The Templeton Fire Department fought more than fires Tuesday night.
Fire officials and several community representatives convinced the Templeton Community Services District Board of Directors that the 105-year-old department wasn’t dead in the water just yet.
Following a study that concluded the roughly 25-person Fire Department did not have enough staffing or money to safely serve the Templeton area on a long-term basis, the board of directors decided in December to hold a workshop to address possible alternatives and solutions.
Among the solutions was pursuing a contract with Cal Fire that would move County Engine No. 30 from Paso Robles to Templeton. The county engine would have a two-person staff supplied by Cal Fire, and cost between $660,000 and $730,000 a year.
Digital Access for only $0.99
For the most comprehensive local coverage, subscribe today.
Although the Fire Department’s paid-call firefighters would continue to respond to local incidents, the county engine would be the main response.
Several workshop attendees raised concerns that the board was jumping the gun by considering the Cal Fire contact, rather than focusing its efforts on bolstering the department’s declining force and finding more funds to supplement its $1.2 million budget.
“It isn’t that the model isn’t working,” Firefighters Association President Andrew Neeley said. “It’s that that current model cannot be sustained on a long-term basis.”
Neeley suggested several fixes to the department’s structure to improve response time and firefighter participation, key concerns in the fire service study. As paid-call firefighters, they set their own schedules and are compensated only when they respond to an incident.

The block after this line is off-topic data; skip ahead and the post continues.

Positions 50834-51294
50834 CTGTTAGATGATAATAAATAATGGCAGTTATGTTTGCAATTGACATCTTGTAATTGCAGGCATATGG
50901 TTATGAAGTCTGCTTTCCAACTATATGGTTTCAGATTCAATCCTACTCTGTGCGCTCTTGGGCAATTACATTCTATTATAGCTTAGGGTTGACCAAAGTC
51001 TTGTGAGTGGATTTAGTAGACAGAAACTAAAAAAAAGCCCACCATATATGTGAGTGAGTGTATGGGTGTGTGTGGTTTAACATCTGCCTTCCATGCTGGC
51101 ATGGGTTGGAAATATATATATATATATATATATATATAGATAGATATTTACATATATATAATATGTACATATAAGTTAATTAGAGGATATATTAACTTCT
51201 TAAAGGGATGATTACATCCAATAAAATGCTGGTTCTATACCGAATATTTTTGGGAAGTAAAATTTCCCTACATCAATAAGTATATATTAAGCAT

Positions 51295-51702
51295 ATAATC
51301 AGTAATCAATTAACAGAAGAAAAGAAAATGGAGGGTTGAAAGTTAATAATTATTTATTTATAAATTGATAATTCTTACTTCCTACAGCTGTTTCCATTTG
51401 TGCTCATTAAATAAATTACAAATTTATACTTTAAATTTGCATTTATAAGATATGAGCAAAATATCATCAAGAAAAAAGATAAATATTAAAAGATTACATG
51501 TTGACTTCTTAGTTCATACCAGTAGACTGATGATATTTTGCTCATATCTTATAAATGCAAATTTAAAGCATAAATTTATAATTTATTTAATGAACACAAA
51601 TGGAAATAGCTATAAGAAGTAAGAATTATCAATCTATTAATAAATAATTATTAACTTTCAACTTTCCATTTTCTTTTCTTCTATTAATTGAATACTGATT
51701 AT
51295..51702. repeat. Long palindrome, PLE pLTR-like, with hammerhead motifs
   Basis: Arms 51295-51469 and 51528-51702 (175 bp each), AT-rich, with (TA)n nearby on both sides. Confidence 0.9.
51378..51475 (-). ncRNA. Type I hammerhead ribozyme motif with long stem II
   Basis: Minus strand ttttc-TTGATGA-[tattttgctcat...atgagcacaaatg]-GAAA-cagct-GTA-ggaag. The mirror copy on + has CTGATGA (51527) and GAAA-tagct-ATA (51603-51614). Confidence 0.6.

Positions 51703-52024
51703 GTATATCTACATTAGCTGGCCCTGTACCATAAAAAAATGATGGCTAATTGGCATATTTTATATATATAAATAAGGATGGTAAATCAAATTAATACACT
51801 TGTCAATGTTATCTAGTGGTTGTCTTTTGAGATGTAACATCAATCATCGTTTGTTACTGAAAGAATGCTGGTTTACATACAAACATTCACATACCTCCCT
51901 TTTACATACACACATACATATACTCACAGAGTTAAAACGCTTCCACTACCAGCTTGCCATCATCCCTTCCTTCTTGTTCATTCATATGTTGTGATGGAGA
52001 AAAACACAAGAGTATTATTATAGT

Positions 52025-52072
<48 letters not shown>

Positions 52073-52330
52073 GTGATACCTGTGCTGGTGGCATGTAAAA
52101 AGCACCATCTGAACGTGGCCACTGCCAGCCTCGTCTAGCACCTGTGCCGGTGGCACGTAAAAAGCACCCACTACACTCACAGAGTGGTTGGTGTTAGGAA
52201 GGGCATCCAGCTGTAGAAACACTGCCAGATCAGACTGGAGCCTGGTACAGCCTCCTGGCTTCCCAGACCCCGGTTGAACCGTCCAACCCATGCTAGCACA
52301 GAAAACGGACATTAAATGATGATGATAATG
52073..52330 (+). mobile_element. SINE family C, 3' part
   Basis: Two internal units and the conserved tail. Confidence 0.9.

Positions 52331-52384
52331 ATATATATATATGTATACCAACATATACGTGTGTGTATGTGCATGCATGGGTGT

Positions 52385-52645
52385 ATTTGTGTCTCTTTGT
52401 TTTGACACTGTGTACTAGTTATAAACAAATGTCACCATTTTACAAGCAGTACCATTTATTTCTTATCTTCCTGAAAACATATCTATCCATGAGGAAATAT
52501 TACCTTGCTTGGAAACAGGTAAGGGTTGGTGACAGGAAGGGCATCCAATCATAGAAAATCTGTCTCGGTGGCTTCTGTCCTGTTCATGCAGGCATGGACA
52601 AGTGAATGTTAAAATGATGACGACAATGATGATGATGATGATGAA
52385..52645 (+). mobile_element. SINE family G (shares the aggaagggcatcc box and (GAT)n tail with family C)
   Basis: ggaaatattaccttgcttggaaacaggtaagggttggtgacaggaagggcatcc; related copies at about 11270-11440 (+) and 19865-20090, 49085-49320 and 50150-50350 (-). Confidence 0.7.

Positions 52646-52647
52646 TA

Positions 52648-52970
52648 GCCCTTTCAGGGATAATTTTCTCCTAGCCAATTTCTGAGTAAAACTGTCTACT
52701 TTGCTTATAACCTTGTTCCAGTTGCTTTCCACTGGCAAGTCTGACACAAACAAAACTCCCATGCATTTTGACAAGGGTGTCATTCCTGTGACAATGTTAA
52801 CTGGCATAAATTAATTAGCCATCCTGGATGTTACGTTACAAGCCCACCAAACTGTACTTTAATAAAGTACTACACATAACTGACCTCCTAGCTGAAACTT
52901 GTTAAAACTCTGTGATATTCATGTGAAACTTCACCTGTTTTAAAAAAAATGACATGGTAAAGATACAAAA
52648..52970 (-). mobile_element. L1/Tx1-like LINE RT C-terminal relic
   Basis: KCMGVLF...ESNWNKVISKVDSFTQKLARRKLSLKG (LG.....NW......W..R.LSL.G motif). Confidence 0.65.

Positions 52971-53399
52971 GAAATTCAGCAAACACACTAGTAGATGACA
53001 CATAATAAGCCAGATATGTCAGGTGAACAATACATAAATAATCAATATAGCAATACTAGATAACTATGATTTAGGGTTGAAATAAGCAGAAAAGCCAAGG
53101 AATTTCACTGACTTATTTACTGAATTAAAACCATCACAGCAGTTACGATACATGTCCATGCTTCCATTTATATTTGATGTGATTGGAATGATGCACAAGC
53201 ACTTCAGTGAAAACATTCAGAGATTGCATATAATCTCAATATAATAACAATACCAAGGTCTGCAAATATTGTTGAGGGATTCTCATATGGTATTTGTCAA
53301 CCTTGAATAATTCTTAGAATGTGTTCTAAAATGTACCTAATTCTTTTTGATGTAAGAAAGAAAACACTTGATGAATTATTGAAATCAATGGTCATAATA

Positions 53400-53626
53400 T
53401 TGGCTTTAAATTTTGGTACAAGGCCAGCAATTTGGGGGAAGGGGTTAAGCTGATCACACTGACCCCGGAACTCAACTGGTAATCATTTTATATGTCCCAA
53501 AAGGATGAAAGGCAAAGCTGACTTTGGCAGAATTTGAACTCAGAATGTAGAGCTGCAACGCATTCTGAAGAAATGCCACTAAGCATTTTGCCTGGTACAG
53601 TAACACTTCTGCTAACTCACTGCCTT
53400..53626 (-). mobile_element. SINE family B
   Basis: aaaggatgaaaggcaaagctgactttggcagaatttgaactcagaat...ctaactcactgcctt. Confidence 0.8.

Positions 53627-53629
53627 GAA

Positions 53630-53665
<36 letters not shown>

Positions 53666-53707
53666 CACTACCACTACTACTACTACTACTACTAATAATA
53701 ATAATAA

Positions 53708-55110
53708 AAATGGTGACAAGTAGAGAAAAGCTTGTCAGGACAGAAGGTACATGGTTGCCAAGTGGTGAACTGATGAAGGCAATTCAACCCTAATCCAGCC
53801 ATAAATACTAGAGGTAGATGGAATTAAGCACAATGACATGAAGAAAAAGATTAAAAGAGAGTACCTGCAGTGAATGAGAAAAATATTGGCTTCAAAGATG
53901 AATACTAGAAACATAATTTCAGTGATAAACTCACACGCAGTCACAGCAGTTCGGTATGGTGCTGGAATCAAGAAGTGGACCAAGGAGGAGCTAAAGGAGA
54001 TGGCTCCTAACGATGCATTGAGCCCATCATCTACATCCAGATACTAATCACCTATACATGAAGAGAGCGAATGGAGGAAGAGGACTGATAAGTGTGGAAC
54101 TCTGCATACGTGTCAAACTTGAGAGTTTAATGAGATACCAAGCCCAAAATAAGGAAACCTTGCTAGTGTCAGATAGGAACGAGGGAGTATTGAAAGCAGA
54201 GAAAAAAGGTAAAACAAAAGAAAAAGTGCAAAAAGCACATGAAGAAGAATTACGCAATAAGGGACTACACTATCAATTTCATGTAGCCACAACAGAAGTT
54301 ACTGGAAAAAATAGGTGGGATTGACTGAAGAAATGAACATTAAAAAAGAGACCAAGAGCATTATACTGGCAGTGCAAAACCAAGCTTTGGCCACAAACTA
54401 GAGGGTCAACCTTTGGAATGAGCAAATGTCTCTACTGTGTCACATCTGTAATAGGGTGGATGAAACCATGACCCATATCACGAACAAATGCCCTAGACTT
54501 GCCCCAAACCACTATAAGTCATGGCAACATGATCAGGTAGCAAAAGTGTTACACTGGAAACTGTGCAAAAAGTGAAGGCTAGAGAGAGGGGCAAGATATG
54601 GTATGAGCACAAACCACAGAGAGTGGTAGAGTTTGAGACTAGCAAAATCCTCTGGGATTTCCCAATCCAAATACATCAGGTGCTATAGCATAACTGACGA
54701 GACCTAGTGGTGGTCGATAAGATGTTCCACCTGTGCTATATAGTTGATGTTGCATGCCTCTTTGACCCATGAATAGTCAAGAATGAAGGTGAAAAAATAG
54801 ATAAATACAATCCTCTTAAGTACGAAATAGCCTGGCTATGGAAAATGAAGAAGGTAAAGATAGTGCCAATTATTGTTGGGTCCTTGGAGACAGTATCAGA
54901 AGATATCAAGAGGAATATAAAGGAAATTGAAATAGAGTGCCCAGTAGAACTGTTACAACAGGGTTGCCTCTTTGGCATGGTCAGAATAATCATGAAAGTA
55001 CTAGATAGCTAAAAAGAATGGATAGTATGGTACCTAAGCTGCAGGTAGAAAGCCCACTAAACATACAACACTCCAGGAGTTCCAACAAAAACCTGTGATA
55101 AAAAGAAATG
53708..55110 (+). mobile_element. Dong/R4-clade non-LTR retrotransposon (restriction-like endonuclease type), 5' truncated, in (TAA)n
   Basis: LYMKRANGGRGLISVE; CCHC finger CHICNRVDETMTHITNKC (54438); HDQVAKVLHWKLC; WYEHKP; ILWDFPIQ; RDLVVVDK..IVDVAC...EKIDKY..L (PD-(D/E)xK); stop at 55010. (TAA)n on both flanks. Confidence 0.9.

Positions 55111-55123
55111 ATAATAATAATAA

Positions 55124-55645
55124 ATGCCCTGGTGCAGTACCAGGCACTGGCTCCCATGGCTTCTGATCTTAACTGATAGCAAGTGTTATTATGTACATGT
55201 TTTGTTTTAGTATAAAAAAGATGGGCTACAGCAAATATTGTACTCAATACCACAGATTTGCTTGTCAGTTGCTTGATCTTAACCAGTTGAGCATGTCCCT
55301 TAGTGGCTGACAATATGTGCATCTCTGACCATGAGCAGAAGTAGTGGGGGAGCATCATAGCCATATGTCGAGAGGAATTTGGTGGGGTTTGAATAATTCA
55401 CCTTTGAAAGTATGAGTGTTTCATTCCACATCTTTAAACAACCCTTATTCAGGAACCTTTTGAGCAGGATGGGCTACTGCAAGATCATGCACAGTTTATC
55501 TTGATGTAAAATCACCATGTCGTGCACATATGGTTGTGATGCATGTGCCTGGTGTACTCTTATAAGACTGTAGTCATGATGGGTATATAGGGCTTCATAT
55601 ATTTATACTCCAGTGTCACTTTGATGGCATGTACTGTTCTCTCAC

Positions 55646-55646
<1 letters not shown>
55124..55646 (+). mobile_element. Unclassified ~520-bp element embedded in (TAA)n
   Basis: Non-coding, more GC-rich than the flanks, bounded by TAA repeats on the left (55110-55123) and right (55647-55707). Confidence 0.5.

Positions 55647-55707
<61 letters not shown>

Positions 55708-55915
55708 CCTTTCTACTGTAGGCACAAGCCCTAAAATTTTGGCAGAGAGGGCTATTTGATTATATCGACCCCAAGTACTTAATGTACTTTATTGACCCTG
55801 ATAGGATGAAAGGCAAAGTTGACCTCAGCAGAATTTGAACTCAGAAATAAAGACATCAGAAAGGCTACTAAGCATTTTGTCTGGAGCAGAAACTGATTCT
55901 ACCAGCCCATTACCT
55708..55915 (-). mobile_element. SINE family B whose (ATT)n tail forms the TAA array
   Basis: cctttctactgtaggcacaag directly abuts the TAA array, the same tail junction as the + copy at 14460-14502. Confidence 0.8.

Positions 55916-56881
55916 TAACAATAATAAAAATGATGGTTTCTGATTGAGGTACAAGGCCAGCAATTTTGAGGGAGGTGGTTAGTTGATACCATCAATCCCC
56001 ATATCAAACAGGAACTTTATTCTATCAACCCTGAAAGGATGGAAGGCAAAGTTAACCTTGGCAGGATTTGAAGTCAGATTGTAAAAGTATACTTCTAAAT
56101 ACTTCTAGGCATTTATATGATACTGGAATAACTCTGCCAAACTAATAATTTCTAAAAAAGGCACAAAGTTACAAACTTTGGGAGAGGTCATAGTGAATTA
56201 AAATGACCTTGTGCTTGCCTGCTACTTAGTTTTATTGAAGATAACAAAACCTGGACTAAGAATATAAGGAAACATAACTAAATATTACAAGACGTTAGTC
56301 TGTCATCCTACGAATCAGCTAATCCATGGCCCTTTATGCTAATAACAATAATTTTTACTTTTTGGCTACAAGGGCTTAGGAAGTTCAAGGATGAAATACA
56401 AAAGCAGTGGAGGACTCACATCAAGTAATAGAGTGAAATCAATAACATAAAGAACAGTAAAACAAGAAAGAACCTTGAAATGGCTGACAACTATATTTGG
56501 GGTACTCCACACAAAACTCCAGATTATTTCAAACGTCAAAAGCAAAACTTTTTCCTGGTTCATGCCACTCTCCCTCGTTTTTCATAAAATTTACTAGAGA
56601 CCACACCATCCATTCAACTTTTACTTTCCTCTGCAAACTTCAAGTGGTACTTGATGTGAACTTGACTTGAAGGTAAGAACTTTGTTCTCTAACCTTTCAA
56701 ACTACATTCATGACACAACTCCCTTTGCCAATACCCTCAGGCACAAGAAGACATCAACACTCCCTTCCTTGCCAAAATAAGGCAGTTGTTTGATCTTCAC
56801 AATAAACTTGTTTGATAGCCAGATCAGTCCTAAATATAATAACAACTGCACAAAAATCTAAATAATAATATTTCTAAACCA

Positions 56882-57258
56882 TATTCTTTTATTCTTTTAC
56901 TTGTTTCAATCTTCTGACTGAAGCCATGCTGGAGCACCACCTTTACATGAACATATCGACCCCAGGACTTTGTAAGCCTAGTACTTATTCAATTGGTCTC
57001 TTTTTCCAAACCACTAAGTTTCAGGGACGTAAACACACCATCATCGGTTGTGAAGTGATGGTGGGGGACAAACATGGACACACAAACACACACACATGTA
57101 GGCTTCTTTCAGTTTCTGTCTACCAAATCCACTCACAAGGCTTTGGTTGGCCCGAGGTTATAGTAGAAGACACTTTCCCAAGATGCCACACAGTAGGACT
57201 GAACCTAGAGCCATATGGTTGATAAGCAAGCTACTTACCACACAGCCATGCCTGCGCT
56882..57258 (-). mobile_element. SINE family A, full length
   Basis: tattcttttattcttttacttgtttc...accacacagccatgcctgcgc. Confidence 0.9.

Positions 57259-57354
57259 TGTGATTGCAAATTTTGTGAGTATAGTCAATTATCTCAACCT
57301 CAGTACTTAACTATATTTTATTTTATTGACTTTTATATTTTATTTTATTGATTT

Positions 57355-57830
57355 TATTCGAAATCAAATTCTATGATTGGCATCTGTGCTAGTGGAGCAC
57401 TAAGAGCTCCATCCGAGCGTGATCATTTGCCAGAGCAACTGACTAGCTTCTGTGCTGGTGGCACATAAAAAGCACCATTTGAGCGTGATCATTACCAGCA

Among the improvements might be scheduling shifts so they are easier to work into firefighters’ personal lives and adding extra compensation for firefighters working holidays or nights.
“We have 21 people who are ready to hit the floor (running), and with those ideas I think we can,” said Capt. Brandon Wall, who helped compile the solutions.
Other solutions discussed at the workshop included creating a consolidated fire service between the Templeton, Paso Robles and Atascadero fire departments or raising funds by asking voters to approve a property assessment tax.
Board President Gregory O’Sullivan said he likes the idea of consolidating with the Paso Robles and Atascadero departments, but that sort of process would be years down the road.
As for the other option, to pursue an assessment tax, O’Sullivan predicted that such an attempt is unlikely to be approved by voters.
“The problem is we have some very large voters that live outside of Templeton who don’t have any direct benefit in an assessment,” O’Sullivan said. “Assessment is difficult even if the community wants it because we have these outside voters. It’s just the nature of the beast.”
After four hours of discussion, the community’s desire to fix the ailing department won over the board, and the staff was directed to look into more ways that the Fire Department could be improved rather than contracting with Cal Fire.
Only Director Judith Dietch said she preferred the county contract.
“The Fire Department we had before is gone; we could sit here all night and argue over who’s fault that is; it matters not,” O’Sullivan said. “That model is not just broke; it is gone. Where we are at is, do we have enough consensus to say we walk down this road? My opinion is that we at least give it one more opportunity to bring in the new interim chief, the past interim and the Firefighters Association and see where it goes.”
The topic will be added to the board’s regular agenda for discussion within 45 days.